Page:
During the pandemic, the hustle in many of Boston’s busiest neighborhoods slowed to a stroll. Hotspots in once-jumping neighborhoods like the area near the TD Garden have gone dark.
“It’s very empty,” explained Kaylie Hutchinson who lives in across the street from The Fours, a popular restaurant that shut down last fall.
“Since last March, it’s very different,” she said. “Stuck in my tiny 800 square foot apartment with my boyfriend.”
With fewer workers actually going into the office, a lot of people like Kaylie and her boyfriend, are feeling a bit claustrophobic working at home. It’s a problem developers have recognized, and they realize it’s an issue that will be with us long after the pandemic, so they are looking for ways to give city dwellers more space.
“Part of the goal of any new development in the city is to integrate outdoor space with urban living,” explained Ted Tye of National Development. His company is behind the transformation of the Ink Block neighborhood, the former home to the Boston Herald.
Tye’s company is finishing up the last building of the project, 7-Ink. It’s a co-living concept, micro units that are more moderately priced than many of Boston’s glitzy new housing developments. It includes lots of common space and outdoor space including a massive roof deck and a ground level area that will have comfy chairs, tables and fire pits.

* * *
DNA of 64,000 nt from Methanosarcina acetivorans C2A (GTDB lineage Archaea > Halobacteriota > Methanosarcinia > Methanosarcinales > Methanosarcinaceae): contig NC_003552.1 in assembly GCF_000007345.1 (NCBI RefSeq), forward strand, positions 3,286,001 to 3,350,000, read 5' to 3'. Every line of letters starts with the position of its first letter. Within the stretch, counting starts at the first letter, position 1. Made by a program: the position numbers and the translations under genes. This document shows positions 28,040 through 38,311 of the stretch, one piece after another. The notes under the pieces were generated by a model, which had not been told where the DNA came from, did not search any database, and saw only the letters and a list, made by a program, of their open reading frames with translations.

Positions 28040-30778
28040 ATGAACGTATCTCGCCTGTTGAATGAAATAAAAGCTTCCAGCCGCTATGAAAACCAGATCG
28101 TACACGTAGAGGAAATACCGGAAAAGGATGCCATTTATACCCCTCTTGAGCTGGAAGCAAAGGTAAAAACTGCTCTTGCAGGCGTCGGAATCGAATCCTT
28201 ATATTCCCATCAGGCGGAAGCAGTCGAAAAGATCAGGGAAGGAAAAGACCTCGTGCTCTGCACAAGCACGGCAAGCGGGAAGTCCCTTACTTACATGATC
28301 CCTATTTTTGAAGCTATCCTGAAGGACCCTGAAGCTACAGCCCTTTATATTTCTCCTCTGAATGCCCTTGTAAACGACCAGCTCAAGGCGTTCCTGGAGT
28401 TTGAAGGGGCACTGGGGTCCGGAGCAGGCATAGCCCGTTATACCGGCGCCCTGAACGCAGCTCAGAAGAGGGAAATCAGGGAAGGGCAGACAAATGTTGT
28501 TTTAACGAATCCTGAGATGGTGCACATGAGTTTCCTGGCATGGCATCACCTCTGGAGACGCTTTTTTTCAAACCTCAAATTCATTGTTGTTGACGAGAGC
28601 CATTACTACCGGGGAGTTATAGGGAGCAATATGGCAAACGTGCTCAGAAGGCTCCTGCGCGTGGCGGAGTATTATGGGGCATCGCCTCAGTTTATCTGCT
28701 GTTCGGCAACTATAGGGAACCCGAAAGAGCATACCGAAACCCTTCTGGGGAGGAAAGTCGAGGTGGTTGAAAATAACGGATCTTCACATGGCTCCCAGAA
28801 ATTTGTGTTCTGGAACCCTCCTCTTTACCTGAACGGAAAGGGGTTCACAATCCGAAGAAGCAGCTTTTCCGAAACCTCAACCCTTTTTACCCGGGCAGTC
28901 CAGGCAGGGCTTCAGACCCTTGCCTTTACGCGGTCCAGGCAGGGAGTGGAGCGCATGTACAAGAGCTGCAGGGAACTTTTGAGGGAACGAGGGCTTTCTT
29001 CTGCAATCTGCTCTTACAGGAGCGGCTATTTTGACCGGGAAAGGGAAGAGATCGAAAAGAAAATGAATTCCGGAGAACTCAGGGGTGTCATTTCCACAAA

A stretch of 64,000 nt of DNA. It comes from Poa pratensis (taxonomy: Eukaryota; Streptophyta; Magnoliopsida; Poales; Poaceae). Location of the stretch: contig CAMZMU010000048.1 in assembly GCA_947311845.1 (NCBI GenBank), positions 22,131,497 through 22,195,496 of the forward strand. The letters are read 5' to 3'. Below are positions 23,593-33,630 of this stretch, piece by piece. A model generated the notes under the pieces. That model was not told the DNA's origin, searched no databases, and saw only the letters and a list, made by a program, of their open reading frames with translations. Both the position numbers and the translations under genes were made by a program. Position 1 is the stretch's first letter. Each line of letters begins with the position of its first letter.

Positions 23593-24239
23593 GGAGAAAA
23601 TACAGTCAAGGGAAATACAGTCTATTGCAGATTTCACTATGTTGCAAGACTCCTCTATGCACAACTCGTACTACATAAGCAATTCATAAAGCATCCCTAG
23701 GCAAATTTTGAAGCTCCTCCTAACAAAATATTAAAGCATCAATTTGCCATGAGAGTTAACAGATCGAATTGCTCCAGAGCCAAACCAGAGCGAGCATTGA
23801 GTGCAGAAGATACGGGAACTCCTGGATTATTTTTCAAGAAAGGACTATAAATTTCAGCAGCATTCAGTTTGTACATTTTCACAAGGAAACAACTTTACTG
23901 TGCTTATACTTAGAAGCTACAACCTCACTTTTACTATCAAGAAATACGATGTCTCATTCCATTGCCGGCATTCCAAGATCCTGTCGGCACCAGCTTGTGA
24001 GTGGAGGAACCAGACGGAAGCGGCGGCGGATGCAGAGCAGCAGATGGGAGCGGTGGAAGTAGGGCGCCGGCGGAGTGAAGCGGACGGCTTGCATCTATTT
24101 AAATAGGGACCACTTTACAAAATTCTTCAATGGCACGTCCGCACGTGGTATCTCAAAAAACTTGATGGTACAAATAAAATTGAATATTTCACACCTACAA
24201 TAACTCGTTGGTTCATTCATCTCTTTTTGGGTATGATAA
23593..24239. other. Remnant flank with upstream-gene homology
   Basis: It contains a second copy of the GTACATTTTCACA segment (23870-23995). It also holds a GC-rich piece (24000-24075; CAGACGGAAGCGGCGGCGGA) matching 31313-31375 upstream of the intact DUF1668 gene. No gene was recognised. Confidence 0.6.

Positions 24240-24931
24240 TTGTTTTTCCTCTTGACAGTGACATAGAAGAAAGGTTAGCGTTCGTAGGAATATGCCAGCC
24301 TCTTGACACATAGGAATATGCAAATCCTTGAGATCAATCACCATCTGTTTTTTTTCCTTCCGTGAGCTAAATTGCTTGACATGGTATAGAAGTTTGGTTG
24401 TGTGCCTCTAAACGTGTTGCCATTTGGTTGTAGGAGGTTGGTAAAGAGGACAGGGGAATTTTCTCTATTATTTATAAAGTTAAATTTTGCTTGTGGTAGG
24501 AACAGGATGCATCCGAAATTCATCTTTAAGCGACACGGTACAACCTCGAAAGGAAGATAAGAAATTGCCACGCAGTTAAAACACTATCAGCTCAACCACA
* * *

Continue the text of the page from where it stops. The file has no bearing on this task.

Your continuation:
“People can live in a 14-story building and still have a back yard,” Tye said.
The pandemic has also forced some last minute changes inside.
“It will involve creating some smaller spaces in the building where people can go to work outside of their apartment,” he said, adding the building will be wired for top-of-the-line wireless so everyone will have a strong connection for their Zoom meetings.
According to Tye, the work-from-home model will likely change the layout of the basic apartment unit in the future.
“A bedroom would typically be on an outside wall, but maybe if you are spending a whole day in an office working at home, the office should be on the outside wall,” Tye said while adding that some units might use sliding doors to open the bedroom up to the light when the homeowner isn’t logged into the office.
Another thing that is changing dramatically is the role retail will play in many city buildings. If you look around Boston right now, you’ll notice a lot of those first floor retail spaces are empty.
“We are thinking as creatively as we can about how we are going to activate those ground floors,” Tye said, suggesting that spaces could be used for art galleries, libraries or temporary, pop-up style retail.
Tye also believes that the future of transportation in Boston is on two wheels.
“The city of Boston requires one bike space per apartment in all new development,” he said, adding that his 7-Ink building doesn’t have any car parking at all.
The state’s shared streets programs has allowed Boston to expand bike lanes and provide new accommodations for restaurants to expand outside dining.
The pandemic has forced people to spend more people outside in general, and that will force developers to think differently.
“And that will change the city in a better way going forward,” Tye said.
By Paula Ebben
WBZ-TV CBS Boston
February 15, 2021